Air Policing in the Baltic
- To safeguard the airspace of the Baltic states (Estonia, Latvia and Lithuania), which lack significant air defence capabilities, NATO has been conducting air-policing missions in the region. Different NATO member nations alternately send out fighter aircraft to perform aerial patrols and respond to any airspace violations, particularly those involving Russian military aircraft.
Migration Crisis in Europe
- NATO’s primary responsibility amid the European migration crisis was to assist member states in handling the security and humanitarian issues brought on by the problem. Member states have contributed ships and assets to marine search and rescue operations in the Mediterranean, where many migrants and refugees seek to reach Europe.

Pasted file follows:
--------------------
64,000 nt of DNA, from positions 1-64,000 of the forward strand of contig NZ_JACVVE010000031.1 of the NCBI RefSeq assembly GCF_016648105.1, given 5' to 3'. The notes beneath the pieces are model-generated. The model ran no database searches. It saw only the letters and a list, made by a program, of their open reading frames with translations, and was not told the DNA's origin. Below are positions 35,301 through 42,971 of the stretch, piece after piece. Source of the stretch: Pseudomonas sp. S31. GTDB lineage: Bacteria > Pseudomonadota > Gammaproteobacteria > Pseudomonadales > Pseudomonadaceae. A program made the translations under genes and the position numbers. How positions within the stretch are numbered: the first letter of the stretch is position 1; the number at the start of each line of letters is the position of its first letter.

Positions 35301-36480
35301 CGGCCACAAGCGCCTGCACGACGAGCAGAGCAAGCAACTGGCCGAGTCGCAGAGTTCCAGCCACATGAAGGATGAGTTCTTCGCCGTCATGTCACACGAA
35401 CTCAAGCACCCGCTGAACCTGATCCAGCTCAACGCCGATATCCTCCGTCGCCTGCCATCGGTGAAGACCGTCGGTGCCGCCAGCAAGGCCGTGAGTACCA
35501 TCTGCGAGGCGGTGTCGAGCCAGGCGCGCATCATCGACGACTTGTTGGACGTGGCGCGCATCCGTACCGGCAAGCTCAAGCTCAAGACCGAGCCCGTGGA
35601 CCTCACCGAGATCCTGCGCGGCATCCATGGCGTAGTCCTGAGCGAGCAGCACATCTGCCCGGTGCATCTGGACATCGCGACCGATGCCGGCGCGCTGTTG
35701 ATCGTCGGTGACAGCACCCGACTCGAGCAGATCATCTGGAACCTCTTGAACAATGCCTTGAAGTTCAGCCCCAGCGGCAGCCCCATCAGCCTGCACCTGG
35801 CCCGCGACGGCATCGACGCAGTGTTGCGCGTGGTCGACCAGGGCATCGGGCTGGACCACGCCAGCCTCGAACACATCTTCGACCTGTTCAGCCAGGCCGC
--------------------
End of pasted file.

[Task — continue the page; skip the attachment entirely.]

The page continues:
As of 2022, NATO member states jointly contribute to roughly 55 per cent of global military expenditure, while its collective military personnel amount to approximately 3.5 million.
NATO’s expansion has occurred on multiple occasions, most recently with Finland’s accession in April 2023 and Sweden’s imminent membership. Ukraine, Georgia and Bosnia and Herzegovina are recognised as potential members of NATO. While several other nations either joined NATO’s Partnership for Peace programme or maintained structured dialogue initiatives with the organisation, the alliance’s expansion has led to tensions with non-member Russia.
Frequently Asked Questions
- What is NATO?
NATO stands for the North Atlantic Treaty Organization. It is an intergovernmental military alliance established in 1949, from North America and Europe.